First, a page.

Inside Higher Ed reports this morning on the Success for ‘Holistic’ Med School Admissions at Boston University:
Boston University has demonstrated the success of “holistic” admissions for medical school, according an analysis published in The New England Journal of Medicine. Under such admissions, grades and test scores aren’t accorded the same dominant role they have traditionally played in admissions decisions, and factors such as empathy, strength of character and cultural sensitivity receive more attention. At BU’s medical school, such a policy was adopted in 2009. As officials had hoped, the new approach led to more diversity in the class — with the percentage of underrepresented minority students increasing from 11 to 20 percent.
I hope The New England Journal of Medicine will publish additional studies investigating and explaining the remarkable discovery B.U. seems to have stumbled upon. If we assume — as I’m sure B.U. would insist — that its new holistic admissions criteria are racially neutral both in intent and as applied, then it has discovered that at least among its medical school applicants “factors such as empathy, strength of character and cultural sensitivity” are disproportionately possessed by “diversity”-providing racial and ethnic minorities. This association of “underrepresentation” with moral superiority demands further study.
Another possible explanation for B.U.’s dramatic discovery — although one that also calls out for scholarly investigation — is that those admirable “holistic” qualities are for some reason sadly and disproportionately lacking in those applicants with high grades and test scores, so that decreasing the number of academic high achievers increases the number of those with high “holistic” scores.
Potentially complicating this alternate explanation is that B.U. also found that after the adoption of the new “holistic” policy in 2009 both the college grade point average and the MCAT scores of its students increased. Since presumably those traditional measures did not improve because they were de-emphasized, I suspect they increased because the GPAs and MCAT scores of applicants increased across the board over those years. If so, then then those traditional scores did not increase as much as they would have if they had been accorded their traditional weight.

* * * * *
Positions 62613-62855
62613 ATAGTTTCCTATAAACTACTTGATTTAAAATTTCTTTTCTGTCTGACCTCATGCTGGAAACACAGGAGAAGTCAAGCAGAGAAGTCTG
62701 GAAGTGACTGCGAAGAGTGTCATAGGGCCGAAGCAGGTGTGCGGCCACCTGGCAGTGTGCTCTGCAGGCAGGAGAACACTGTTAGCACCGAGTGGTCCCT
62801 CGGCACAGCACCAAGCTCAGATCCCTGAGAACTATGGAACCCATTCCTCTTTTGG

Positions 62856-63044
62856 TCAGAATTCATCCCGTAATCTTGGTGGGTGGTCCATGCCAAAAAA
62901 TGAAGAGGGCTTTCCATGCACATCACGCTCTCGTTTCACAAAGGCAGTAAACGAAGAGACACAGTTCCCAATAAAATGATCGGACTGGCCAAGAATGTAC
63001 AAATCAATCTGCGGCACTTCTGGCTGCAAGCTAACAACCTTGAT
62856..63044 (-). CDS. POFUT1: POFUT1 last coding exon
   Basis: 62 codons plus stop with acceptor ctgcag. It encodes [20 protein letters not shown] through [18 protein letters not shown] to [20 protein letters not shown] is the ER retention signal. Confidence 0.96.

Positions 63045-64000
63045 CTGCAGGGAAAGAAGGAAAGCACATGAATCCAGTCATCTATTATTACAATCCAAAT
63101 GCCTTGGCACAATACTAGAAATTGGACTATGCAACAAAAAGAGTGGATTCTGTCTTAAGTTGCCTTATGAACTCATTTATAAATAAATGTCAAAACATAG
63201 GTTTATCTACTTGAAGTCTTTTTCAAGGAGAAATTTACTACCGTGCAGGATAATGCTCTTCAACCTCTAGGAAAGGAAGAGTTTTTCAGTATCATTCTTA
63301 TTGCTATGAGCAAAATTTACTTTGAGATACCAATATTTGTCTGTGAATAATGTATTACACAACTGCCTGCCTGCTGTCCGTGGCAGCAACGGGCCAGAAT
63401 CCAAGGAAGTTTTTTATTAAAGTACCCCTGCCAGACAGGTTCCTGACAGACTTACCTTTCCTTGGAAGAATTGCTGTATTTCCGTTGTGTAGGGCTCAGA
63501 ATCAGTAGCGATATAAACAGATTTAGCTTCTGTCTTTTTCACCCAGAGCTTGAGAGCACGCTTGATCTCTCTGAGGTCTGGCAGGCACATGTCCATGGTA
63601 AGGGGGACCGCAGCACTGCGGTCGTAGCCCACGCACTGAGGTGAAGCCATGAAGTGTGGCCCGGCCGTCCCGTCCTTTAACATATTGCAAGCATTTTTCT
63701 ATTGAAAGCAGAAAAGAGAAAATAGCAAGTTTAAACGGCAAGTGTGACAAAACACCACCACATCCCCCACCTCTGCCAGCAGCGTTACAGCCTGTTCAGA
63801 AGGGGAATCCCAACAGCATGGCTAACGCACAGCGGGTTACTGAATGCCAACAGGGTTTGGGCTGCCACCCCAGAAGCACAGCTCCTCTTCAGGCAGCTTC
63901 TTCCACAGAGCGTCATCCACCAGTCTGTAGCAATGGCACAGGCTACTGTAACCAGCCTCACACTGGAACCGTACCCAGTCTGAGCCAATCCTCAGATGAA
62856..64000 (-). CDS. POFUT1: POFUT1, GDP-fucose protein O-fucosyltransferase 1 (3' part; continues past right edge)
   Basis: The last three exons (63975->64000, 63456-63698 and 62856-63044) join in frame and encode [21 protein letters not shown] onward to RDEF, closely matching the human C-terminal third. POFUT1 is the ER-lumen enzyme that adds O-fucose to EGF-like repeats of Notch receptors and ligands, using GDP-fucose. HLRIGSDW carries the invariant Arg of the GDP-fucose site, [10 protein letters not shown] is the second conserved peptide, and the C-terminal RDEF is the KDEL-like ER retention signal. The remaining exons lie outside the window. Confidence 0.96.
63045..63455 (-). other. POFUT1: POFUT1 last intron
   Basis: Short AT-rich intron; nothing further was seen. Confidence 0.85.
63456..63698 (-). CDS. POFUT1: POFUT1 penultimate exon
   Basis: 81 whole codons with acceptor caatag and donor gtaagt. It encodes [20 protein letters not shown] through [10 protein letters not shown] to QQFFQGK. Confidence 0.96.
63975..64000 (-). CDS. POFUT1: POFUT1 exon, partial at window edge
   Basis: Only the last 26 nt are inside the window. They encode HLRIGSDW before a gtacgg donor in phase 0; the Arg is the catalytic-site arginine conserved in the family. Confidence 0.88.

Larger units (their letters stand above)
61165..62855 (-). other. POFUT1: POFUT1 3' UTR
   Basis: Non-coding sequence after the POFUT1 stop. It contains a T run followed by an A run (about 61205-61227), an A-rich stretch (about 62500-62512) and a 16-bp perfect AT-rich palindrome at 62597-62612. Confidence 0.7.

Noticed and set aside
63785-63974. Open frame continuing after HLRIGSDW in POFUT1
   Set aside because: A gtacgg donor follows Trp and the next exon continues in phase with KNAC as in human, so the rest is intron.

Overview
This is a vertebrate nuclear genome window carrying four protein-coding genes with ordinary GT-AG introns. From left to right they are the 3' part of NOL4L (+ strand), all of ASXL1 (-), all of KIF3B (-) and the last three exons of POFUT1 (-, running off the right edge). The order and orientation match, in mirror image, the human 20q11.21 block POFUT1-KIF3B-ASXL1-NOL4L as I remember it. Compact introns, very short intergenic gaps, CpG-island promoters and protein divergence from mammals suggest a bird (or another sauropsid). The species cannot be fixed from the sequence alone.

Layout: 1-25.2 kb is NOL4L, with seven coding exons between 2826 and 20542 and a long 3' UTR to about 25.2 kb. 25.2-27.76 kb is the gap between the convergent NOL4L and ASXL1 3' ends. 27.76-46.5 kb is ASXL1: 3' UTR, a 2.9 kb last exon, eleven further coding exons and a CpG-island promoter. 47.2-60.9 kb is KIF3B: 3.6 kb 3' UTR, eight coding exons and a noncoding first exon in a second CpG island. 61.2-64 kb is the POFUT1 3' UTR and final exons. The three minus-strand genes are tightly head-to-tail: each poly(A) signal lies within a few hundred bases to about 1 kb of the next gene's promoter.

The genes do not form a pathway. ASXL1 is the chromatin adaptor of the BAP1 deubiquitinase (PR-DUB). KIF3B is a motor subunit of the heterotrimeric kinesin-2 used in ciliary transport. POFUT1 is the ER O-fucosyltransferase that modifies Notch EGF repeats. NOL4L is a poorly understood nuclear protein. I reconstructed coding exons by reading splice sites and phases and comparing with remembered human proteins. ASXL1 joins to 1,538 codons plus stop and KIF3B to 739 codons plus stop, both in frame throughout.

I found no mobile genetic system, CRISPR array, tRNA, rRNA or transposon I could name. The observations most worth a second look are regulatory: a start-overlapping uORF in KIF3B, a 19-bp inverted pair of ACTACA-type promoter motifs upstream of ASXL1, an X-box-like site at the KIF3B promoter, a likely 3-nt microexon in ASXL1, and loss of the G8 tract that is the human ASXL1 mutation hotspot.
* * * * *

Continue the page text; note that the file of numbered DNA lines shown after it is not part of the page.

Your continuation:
Most of the concern with “diversity” in the medical profession seems to come from medical schools, the producers of health care. But what about the consumers, those on whom the practice of medicine is practiced? Are there any surveys, for example, for example, that investigate how patients rank such “holistic” qualities as llempathy and cultural sensitivity compared to more traditional measures of accomplishment and skill (at least as measured by grades and test scores) in their physicians? Do medical schools care?
A prevalent and persuasive argument against preferential admissions — whether the preference is based on race (overtly or “holistically”) or on other issues such as legacy status — is the stigma that attaches to the preferred as well as those who “look like” them. In the case of race that stigma often survives long after graduation, leading some patients to avoid doctors whom they suspect were held to lower standards.
That avoidance suggests an irony: supporters of racial preference justify their support by pointing to the persistence of bias and discrimination, but lower standards for the preferred perpetuates that very bias.